A fourth COVID-19 vaccine candidate, began phase 3 trials on this week in the United States, Argentina, Brazil, Chile, Colombia, Mexico, Peru and South Africa. The researchers hope that they will have results by the end of the year. Testing will also occur in the United Kingdom in a separate trial.
The vaccine, developed by The Janssen Pharmaceutical Companies, a subsidiary of Johnson & Johnson, will be tested on up to 60,000 volunteers in over 200 testing sites. This is twice the size of the other U.S. vaccine trials so far. This vaccine uses a 1-dose approach and showed promising results in phase 1 and 2 trials. The other vaccines undergoing clinical testing require 2 doses. The other advantage to the J&J vaccine is its portability. If successful, this vaccine will not have to be kept frozen, just refrigerated.
There are many similar trials worldwide. In the US, Moderna, AstraZeneca and Pfizer are all holding phase 3 trials, although the AstraZeneca trial was put on hold earlier this month due to a volunteer in the UK becoming ill.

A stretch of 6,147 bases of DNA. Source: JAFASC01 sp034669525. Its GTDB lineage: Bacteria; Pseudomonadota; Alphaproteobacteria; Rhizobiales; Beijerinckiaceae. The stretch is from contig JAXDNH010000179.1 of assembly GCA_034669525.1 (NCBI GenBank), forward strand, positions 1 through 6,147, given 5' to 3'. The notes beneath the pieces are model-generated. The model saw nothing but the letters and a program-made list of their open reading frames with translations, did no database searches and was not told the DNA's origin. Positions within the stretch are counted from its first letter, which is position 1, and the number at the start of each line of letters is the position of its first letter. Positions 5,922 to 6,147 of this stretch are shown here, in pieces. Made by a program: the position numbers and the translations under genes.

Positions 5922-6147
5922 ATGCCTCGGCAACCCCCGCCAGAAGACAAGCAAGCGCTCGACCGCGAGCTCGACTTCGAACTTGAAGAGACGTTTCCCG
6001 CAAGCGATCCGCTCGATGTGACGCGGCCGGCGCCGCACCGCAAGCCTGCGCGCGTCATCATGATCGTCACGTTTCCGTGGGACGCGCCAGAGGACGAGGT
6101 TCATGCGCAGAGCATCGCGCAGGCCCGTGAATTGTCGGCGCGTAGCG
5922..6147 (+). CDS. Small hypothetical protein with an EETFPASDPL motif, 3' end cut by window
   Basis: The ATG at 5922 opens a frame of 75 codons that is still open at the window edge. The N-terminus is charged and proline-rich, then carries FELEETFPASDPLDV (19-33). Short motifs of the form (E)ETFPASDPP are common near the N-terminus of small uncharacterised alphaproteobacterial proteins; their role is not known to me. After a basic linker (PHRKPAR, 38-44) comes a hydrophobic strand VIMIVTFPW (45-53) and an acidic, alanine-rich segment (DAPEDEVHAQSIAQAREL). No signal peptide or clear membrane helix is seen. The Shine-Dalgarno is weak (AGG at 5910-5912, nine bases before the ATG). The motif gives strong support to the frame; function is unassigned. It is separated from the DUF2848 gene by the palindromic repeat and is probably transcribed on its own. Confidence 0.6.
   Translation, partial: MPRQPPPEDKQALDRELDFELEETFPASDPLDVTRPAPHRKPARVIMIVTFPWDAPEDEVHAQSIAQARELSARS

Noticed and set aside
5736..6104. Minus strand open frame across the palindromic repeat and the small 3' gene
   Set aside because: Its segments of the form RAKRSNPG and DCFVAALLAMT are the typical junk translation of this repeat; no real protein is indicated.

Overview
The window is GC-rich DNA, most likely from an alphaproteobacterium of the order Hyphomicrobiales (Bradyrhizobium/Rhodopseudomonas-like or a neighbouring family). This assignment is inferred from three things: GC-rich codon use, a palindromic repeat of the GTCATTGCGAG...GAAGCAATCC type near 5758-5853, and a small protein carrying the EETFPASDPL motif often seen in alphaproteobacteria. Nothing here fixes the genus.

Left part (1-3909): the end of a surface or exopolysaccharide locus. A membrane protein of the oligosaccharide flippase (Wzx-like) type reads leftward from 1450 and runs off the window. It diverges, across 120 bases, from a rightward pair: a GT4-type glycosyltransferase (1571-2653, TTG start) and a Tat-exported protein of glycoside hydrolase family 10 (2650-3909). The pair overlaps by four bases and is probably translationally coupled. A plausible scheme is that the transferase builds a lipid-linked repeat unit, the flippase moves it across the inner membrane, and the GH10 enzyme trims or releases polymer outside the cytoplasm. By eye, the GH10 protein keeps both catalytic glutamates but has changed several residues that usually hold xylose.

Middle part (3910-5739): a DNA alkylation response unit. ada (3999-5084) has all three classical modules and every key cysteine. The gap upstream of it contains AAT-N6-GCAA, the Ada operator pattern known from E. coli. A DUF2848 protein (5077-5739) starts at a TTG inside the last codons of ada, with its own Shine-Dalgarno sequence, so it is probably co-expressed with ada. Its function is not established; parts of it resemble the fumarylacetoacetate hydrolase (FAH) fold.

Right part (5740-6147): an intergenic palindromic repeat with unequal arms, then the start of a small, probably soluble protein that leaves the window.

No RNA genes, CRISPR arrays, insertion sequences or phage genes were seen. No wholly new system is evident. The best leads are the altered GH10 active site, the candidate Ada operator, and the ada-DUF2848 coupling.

Vaccine development normally takes years, so the high number of phase 3 trials across the world for a new illness is unheard of. “Four COVID-19 vaccine candidates are in Phase 3 clinical testing in the United States just over eight months after SARS-CoV-2 was identified. This is an unprecedented feat for the scientific community made possible by decades of progress in vaccine technology and a coordinated, strategic approach across government, industry and academia,” NIAID Director Anthony S. Fauci, MD, said in a press release. “It is likely that multiple COVID-19 vaccine regimens will be required to meet the global need. The Janssen candidate has showed promise in early-stage testing and may be especially useful in controlling the pandemic if shown to be protective after a single dose.”
Are you interested in participating in a trial? This site explains what is involved and how to volunteer. The U.S. National Library of Medicine also maintains a site that lists all ongoing clinical trials.